The region has the most intriguing storylines, with a soft No. 1 seed (Stanford), a dominant-looking No. 2 seed (Duke), a momentum team with presidential support (St. John's) and an emerging program led by a dynamic coach (South Carolina). Stanford handled business in its first two games but South Carolina, coached by former Olympic great Dawn Staley, presents a solid test, especially defensively. The Gamecocks ranked in the top 5 in the country in scoring defense (they allow just 50.7 points per game) and senior guard Markeshia Grant is an impactful scorer from distance. Duke looked unstoppable in its first two games, including a comfortable 16-point win over Vanderbilt. St. John's was the surprise Final Four pick of President Barack Obama, and the Red Storm has kept the First Hoopster's bracket alive with two tight wins. The Red Storm got by Creighton at the buzzer and handled a tricky game on Oklahoma's home court.
No. 5 South Carolina
This blurb deserves an asterisk because South Carolina isn't exactly a Cinderella. It's a 25-win team that won 10 games in the tough SEC, including a victory at Tennessee in February. The Gamecocks have terrific guards and lull teams to sleep with a methodical approach and tough defense. But Stanford presents all kinds of matchup problems for them.
Stanford senior forward Nnemkadi Ogwumike is the country's toughest matchup not named Brittney Griner because of her midrange play and devastating scoring in the blocks. She's also clutch, with many of her best performances coming in NCAA tournament play. Ogwumike is coming off a subpar, foul-plagued game against West Virginia so look for her to go to work against South Carolina early.
No. 2 Duke vs. No. 3 St John's
A fascinating game featuring two teams that can score in bunches. Duke lacks depth but every player in its regular rotation finished in double figures against Vanderbilt. Some questions to ponder: Can the Red Storm's post players handle Duke's star freshman center Elizabeth Williams, who is playing through a stress fracture but has All-America talent in the post? Which star guard (Gray and St. John's Nadirah McKenith) will control the tempo? Can St. John's junior guard Eugeneia McPherson get to the line against Duke the way she did against Oklahoma?
Is Stanford a contender or a pretender?
We'll find out over the next two games. The weakest top seed will be tested in the regional final if it advances past South Carolina, but one very encouraging sign for coach Tara VanDerveer has been the recent play of freshman point guard Amber Orrange, who scored a career-high 18 points against West Virginia. Stanford had to travel across the country to play its opening games in Norfolk but Fresno offers some hometown feel. It should be a fascinating two games for the Cardinal.
Number to Ponder
Percentage Duke shot from the field (42-of-65) against Vanderbilt, a season high. Duke also hit a season-high 63.6 percent from three-point land and the 56 points they scored in the first half were the most in the first half for any team this tournament.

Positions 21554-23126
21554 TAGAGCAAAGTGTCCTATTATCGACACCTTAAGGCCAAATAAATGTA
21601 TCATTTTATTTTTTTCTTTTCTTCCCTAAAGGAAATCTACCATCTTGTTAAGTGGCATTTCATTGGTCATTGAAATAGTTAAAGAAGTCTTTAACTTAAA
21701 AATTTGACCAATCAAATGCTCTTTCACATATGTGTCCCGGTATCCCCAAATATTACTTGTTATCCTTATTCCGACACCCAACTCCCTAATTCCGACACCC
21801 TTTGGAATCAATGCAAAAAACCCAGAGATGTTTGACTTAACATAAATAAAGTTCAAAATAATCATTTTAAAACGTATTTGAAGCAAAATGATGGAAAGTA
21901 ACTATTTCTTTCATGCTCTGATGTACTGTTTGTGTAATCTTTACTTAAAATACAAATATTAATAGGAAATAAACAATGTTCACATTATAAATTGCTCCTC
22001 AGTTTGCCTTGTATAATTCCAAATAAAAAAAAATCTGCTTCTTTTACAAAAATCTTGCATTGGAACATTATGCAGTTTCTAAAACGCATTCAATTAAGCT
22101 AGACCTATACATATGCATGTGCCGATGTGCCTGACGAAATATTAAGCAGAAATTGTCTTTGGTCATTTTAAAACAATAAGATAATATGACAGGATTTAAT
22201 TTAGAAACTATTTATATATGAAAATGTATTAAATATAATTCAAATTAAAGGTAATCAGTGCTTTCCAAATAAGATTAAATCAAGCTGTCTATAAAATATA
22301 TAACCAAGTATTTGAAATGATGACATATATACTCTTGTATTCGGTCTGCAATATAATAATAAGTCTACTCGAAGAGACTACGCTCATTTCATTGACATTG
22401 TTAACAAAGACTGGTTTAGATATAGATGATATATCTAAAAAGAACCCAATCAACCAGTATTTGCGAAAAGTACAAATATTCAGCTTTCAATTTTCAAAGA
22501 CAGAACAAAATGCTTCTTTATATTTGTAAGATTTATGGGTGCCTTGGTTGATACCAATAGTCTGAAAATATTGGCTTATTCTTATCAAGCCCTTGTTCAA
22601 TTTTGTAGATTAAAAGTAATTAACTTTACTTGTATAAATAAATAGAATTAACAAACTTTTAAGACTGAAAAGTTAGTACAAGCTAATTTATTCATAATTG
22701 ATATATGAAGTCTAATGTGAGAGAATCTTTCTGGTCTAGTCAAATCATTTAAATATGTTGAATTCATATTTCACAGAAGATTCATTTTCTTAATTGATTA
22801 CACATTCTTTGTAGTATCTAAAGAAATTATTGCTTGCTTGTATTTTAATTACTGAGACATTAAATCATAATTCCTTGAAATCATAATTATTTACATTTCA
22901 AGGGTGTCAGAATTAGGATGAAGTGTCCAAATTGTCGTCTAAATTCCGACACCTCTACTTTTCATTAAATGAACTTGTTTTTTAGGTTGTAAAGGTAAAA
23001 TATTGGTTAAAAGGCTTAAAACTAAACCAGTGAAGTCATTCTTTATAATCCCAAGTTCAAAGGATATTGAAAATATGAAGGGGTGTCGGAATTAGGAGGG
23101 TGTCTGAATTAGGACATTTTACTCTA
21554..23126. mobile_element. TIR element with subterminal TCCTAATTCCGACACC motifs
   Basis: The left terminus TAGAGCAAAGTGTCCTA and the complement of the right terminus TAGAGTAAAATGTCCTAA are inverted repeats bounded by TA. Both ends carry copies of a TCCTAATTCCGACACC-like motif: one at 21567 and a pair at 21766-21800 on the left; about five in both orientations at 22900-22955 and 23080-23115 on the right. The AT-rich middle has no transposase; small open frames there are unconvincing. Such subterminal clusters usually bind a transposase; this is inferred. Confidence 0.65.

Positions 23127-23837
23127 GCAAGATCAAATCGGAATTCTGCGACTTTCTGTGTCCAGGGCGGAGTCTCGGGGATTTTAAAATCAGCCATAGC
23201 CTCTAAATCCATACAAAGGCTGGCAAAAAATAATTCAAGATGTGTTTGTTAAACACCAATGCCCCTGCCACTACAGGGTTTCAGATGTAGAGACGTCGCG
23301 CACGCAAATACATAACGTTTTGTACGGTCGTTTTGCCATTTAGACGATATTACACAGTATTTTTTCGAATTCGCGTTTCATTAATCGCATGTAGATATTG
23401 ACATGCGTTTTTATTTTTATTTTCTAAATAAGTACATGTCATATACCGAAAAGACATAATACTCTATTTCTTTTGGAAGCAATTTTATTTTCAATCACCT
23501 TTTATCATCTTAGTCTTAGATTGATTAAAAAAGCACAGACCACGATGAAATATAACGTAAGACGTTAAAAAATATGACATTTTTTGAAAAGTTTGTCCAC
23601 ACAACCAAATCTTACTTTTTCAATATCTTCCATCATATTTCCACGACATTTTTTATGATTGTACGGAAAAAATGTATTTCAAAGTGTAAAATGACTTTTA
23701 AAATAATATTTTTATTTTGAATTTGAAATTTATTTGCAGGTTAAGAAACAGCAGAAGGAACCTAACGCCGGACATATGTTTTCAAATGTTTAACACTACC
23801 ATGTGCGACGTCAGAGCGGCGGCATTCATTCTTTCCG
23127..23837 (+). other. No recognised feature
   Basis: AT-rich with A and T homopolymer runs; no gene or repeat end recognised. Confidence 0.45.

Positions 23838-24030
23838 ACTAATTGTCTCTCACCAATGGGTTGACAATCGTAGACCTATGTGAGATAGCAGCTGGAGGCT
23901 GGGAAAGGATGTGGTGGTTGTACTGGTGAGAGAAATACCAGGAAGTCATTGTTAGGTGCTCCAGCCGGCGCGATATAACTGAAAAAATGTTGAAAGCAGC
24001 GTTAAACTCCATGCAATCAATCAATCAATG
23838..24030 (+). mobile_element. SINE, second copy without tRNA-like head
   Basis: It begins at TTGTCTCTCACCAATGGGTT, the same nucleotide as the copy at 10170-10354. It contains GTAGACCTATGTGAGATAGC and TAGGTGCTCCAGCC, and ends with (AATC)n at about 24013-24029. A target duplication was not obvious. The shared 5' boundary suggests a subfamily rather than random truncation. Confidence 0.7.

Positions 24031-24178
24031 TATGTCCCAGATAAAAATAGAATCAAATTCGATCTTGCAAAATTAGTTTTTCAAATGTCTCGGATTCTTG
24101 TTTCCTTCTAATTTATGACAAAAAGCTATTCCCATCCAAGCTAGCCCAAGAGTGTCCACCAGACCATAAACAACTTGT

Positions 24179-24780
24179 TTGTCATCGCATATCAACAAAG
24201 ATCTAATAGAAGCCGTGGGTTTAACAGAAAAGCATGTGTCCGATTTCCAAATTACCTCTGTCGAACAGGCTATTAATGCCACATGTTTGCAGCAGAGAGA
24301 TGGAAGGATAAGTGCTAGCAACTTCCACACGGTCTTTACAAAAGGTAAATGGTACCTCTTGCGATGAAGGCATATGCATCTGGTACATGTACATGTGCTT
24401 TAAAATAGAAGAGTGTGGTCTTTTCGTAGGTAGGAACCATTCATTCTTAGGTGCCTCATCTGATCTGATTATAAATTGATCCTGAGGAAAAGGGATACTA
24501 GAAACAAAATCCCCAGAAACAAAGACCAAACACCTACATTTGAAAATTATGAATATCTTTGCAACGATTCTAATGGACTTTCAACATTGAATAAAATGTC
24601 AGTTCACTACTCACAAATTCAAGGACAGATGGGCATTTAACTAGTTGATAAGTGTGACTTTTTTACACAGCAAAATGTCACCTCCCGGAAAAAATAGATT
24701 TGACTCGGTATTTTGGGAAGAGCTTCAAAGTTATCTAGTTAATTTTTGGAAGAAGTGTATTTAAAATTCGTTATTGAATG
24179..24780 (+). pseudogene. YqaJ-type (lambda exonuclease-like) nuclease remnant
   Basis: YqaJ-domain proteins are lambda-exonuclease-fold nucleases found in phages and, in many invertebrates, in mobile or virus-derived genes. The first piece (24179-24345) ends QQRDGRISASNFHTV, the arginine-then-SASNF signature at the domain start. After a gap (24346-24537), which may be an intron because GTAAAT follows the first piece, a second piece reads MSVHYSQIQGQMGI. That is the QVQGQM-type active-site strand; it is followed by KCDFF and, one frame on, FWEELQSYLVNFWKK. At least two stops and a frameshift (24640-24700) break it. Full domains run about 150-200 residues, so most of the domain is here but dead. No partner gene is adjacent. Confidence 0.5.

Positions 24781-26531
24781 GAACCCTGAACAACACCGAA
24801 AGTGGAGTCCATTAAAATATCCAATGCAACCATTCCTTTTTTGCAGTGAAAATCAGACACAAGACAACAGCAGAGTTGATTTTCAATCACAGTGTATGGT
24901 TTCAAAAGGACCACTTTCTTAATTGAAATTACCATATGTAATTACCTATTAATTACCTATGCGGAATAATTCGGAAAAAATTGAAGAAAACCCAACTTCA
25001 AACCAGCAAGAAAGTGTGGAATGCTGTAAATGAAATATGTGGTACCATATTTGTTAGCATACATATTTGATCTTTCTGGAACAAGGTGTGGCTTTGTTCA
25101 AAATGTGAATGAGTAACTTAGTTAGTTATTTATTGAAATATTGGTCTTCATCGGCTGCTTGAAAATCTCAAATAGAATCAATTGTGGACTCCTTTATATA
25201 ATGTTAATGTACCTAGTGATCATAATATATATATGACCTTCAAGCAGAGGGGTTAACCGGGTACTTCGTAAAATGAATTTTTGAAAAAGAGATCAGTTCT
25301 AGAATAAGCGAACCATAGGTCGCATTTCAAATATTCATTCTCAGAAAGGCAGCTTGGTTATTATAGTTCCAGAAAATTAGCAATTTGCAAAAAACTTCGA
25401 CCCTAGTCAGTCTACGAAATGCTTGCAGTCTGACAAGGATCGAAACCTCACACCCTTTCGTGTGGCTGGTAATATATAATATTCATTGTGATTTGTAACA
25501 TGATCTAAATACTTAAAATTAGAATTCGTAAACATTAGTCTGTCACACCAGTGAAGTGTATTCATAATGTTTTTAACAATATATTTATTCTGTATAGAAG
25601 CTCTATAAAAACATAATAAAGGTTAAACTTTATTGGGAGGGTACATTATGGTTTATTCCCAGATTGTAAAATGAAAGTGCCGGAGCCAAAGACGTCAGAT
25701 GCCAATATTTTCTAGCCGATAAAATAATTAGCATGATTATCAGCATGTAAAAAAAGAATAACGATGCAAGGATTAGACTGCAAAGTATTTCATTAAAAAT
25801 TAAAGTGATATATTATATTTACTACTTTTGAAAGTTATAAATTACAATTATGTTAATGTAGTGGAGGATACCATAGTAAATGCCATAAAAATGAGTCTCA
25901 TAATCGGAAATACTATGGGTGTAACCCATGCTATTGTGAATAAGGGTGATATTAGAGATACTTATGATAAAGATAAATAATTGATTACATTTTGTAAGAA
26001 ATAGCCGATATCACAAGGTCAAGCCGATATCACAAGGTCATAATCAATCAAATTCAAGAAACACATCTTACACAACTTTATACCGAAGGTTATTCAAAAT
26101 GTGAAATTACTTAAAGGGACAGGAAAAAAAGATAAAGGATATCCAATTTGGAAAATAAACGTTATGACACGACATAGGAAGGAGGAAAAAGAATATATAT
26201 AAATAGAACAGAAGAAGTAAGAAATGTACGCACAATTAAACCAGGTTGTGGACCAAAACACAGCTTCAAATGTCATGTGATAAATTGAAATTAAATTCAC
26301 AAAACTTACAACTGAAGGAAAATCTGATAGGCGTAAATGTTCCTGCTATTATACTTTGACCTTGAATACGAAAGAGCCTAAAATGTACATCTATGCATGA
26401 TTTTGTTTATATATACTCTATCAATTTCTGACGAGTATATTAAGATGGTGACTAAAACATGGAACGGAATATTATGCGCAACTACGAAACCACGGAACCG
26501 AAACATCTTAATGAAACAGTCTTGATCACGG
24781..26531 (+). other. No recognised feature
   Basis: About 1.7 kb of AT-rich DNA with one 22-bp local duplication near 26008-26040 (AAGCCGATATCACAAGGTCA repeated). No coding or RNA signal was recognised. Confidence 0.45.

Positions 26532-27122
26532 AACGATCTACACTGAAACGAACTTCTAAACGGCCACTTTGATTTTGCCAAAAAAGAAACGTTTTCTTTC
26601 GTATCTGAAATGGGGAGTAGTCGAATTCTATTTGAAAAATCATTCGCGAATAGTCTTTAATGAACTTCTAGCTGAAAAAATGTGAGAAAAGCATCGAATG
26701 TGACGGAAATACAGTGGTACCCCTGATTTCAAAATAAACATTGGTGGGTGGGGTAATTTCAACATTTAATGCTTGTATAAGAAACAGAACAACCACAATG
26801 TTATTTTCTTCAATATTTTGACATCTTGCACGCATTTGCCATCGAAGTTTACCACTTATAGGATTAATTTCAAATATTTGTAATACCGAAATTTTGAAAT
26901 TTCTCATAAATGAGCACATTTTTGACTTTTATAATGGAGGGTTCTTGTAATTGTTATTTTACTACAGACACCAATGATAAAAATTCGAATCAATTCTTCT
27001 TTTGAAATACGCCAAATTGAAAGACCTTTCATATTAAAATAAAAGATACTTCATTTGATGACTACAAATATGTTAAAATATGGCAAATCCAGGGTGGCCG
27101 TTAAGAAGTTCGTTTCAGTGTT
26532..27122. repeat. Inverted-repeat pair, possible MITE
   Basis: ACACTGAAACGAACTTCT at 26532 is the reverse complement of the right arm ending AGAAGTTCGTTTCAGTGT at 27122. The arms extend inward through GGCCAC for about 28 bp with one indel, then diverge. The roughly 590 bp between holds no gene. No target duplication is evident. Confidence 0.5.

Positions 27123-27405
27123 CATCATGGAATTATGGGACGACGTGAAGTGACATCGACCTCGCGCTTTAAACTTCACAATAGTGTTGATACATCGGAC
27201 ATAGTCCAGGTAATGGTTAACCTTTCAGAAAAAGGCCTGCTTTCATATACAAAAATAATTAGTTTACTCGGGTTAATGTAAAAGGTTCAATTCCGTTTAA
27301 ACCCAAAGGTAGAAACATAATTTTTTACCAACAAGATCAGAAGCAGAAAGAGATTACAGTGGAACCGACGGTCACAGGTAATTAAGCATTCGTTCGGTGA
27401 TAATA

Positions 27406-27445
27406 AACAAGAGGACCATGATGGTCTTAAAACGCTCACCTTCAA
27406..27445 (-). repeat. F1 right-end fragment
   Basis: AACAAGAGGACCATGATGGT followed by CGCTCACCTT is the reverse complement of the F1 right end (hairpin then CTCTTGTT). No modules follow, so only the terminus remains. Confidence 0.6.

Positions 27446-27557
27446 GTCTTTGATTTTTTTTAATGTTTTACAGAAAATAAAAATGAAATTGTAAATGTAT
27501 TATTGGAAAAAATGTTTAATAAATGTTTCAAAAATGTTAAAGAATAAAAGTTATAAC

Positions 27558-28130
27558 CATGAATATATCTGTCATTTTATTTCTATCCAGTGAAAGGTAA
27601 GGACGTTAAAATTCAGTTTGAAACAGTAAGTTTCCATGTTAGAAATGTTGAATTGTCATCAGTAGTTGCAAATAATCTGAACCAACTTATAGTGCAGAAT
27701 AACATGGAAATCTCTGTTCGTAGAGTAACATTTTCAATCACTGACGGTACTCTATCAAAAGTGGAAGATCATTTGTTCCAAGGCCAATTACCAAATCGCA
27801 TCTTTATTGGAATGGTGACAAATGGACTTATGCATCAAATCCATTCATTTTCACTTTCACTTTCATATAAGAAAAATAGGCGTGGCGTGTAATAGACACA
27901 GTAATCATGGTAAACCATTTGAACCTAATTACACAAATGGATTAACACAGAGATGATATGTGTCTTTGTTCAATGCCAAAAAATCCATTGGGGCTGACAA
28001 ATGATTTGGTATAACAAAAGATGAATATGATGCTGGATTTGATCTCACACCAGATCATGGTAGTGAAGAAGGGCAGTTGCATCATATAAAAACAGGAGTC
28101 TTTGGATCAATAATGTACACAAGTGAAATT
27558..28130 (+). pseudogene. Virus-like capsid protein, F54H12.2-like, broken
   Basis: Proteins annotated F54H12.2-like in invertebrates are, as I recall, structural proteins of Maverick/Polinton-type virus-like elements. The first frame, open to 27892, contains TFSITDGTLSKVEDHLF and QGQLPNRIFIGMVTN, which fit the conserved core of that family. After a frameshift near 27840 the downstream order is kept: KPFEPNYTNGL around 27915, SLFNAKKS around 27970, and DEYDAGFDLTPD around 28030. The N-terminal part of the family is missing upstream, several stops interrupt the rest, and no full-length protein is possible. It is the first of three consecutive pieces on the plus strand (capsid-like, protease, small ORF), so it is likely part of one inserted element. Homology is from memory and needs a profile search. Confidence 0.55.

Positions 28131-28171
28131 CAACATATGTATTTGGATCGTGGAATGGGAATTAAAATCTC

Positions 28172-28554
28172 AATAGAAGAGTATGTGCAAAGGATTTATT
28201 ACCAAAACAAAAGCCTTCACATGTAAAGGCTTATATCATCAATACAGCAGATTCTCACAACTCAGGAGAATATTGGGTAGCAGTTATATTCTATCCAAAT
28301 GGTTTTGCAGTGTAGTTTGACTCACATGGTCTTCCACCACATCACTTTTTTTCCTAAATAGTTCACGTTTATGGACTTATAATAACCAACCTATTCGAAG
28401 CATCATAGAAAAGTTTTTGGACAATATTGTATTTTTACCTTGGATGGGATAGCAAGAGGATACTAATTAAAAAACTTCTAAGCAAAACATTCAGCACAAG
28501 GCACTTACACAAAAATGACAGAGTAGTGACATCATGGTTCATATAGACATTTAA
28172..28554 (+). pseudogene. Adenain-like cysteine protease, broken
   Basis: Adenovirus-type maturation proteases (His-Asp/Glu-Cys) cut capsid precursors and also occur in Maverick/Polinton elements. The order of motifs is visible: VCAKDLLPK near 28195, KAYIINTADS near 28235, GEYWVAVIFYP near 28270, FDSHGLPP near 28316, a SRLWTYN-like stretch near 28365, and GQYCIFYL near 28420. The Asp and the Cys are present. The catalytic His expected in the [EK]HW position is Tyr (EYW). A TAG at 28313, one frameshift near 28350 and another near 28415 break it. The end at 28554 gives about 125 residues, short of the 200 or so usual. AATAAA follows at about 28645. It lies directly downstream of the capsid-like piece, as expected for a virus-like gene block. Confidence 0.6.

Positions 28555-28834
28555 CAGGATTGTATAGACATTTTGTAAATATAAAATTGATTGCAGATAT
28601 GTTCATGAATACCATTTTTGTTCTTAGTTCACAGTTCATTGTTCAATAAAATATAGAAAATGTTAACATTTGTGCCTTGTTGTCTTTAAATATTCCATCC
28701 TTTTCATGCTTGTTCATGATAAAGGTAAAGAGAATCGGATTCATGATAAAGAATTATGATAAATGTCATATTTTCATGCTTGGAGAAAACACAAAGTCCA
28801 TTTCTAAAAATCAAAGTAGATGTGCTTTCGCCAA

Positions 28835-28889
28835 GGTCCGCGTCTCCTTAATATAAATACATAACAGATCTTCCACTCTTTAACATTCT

We've been rolling with St. John's for a month and while the feeling isn't as strong as it was before the start of the tournament, we'll continue to ride it out along with Obama. St. John's has enough scoring to get past both Duke and Stanford and the big question will come on the defensive end. How will they matchup against the athletic and bigger posts of Duke and Stanford?
It's been far from smooth for the top seeds in the region. Top-seeded Notre Dame had to fight off a scrappy group from Cal; No. 2 Maryland was nearly picked off by Louisville, and No. 3 Texas A&M barely escaped over Arkansas. The Irish remain the odds-on favorite to land in Denver but they'd be wise not to underestimate St. Bonaventure, who has won 31 of its 34 games. Maryland is loaded with talent but its top players are just sophomores. It remains Notre Dame's region to lose given the team's experience and depth.
No. 5 St. Bonaventure
The Western New York hamlet of Olean has always been basketball crazy and the Bonnies have given the community a terrific story this year. The 31-3 team is led by senior guard and sharpshooter Jessica Jenkins, who hit six three-pointers in a win over Marist and is arguably the nation's best three-point shooter. She's aided by senior forward Megan Van Tatenhove, who plays much bigger than her 6-foot-1 frame and averages 13.3 points and 6.0 rebounds. St. Bonaventure defeated St. John's on the road in November but a meeting with Notre Dame on a neutral site is a huge jump in class. The first 10 minutes against the Irish will be key when the nerves will be high for Bona.
Skylar Diggins and Natalie Novosel, Notre Dame
The two best players in the region -- Diggins had 15 points in the second half against Cal while Novosel finished with 28 including 18-of-20 from the line -- are the keys to a deep run for the Irish. Look for coach Muffet McGraw to ride her stars over the next two games.
No. 2 Maryland vs. No. 3 Texas A&M
If you eliminate the three losses to UConn and Baylor (twice), Texas A&M was in nearly every game this season, despite being physically and mentally worn-out, according to players and coaches, from post-championship demands. The Aggies are not the team we saw cut down the nets in Indianapolis last year but senior point guard Sydney Carter and senior forward Adaora Elonu are tournament-tested and coach Gary Blair is very tough in a one-game tournament because of his ability to mix defenses. Maryland's Brenda Frese is also a terrific game coach and has four very good scorers including sophomore forward Alyssa Thomas (17.1 points) and sophomore point guard Laurin Mincy (13.1 points).
Is Maryland still a year away?
Getting a true read on Maryland is difficult because the ACC's top teams (Duke, Miami and Maryland) all took turns knocking each other off this season. This is a talented collection of sophomores, led by Thomas, and will be a top 5 program next year. But defeating Texas A&M and Notre Dame in back-to-back games is asking too much this season.